One Blythe Spirit Meets an Angelic Cellist

Sam Black

For your interests, perhaps, I attended The College of St. Scholastica student performance of Noel Coward’s Blythe Spirit this past week, as well as the Masterworks VI performance of the Duluth Superior Symphony Orchestra, billed as ‘Tributes.’ It was quite a varied combination!
I am a huge fan of Noel Coward, but, admittedly, I am not ‘young,’ so the tongue-in-cheek humour(!) of Coward has delighted me for the past 50 years. I’m not sure that the college student production quite understands the complexity of the Coward linguistic twists, but the evening was quite delightful, all the same.
Of special attraction was the very death-defying (defining?) makeup vision of Jamie Snyder. Lindsey Bushnell, as the deceased Elvira, was spectacular!  With Snyder’s touch, Elvira, though dead, was the liveliest character on stage. She looked terrifyingly terrific, and was thoroughly engaged in her challenging role, being both dead and alive simultaneously. Sarah Grace Devine, as Madame Arcati - a first class sorcerer - was also completely in character. These two, along with the costumes and makeup, created a very stimulating production, which will be running on April 23- 25 at 7:30pm, as well as April 26 at 2pm, the the St. Scholastica Theatre.
Saturday night at Symphony Hall was well-attended, and the audience was certainly not disappointed. Maestro Dirk Meyer programmed music by Bedrich Smetana, Antonin Dvorak, and Franz Josef Haydn to pay tribute to three brilliant composers from 1795 to 1896.
The lovely journey up “The Moldau” River was filled with pleasure. The melodies overflow the banks; a wedding and a group of moon mermaids adds to the color of the flowing river. Of the six pieces in ‘Ma Vlast,’ Smetana’s tribute to his homeland,  Czechoslovakia, The Moldau is the most beloved. The DSSO was crisp and resonant, guaranteeing that this piece will appear again in future concerts.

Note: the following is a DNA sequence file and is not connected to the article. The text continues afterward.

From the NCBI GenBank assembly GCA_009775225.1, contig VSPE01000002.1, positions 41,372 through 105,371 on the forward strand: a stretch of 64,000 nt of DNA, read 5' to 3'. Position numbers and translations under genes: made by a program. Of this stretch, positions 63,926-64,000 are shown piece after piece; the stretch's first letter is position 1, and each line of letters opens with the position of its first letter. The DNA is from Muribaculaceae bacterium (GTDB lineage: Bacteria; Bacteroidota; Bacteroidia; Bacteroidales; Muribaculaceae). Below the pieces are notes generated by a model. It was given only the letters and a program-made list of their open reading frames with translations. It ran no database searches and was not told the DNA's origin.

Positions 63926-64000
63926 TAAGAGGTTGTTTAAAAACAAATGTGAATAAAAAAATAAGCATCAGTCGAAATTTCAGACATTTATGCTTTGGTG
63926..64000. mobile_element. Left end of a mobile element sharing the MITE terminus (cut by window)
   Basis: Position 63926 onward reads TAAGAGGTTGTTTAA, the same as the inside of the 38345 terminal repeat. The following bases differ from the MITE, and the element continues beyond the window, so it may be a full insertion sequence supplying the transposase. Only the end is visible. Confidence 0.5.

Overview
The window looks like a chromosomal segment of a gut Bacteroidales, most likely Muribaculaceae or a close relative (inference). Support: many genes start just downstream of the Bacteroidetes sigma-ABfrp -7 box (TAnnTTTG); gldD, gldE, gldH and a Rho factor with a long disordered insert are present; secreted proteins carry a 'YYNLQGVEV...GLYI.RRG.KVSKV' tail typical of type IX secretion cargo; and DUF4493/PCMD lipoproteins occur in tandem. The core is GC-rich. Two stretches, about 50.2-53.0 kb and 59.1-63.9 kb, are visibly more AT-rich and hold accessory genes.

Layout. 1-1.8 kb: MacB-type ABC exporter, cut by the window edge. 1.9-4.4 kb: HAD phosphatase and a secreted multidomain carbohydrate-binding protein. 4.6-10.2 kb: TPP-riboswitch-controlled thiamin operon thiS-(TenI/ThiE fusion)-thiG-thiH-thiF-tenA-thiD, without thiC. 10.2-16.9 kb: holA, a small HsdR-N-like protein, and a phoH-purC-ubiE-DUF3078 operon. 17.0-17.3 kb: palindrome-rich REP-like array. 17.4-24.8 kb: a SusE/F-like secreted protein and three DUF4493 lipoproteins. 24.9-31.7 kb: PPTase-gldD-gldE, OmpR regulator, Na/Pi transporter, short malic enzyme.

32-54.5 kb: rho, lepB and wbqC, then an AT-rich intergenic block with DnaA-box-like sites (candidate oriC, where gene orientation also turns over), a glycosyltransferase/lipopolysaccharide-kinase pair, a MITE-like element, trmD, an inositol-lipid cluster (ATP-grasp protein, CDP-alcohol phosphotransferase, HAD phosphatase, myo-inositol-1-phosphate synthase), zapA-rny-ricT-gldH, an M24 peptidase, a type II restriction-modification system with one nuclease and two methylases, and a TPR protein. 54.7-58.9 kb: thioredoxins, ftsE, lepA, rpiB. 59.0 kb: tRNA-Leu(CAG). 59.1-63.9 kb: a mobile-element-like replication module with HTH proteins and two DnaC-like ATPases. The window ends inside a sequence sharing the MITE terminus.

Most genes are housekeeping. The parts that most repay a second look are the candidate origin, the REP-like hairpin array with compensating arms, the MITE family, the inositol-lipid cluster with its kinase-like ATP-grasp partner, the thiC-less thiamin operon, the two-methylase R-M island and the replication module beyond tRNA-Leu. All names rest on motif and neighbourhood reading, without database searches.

Haydn wrote twelve symphonies for a London patron, and the Symphony No. 102 was the tenth in the cycle. While many musicologists consider this symphony one of Haydn’s greatest works, Saturday night was the first ever performance by the DSSO. Congratulations to Dirk Meyer for introducing a glory of London in 1795 to Duluth, MN in 2015. The brilliant and spontaneous creativity of Haydn was not actually included in the Saturday performance, however. Sometimes the strings were not sure of the initial downbeat, but they caught on quickly. The champagne bubbles of Haydn’s originality aren’t completely clear in Maestro Meyer’s mind yet. A certain buoyancy was missing, leaving a heavy and loud residue in the hall. Better things were yet to come.
Cellist Suren Bagratuni came to the stage with Meyer, and the rest of the evening was caressed by the sensitive cellist. Meyer is an exceptional conductor working with soloists, and Saturday was a special gift to the audience. Even though Dvorak was reluctant to create a cello concerto, what he put together was one of his most intimate compositions. Bagratuni clearly knows this work with his own deep intimacy, and he was in control of this performance from the downbeat.
Dvorak creates the kind of story-telling that Meyer is a master of sharing, and Bagratuni brought a performance to Duluth that was reminiscent of the 1937 performance by Pablo Casals and the Czech Philharmonic. I closed my eyes and was convinced that Casals was alive again, and performing in Duluth (for the first time since 1916!). Jim Pospisil on French horn, Jennifer Gerth on clarinet, and Michael Dayton on oboe soared loftily to match the heavenly gift Bagratuni was offering to the audience.
Bagratuni provided energy where Dvorak wrote it, and he invoked passionate intensity when Dvorak poured out his musical soul. Everyone in Symphony Hall knew that a gifted communication was happening. Without question, the audience responded with multiple layers of applause for this stellar performance. I certainly hope you were there, since there will not be a repeat of this blessing.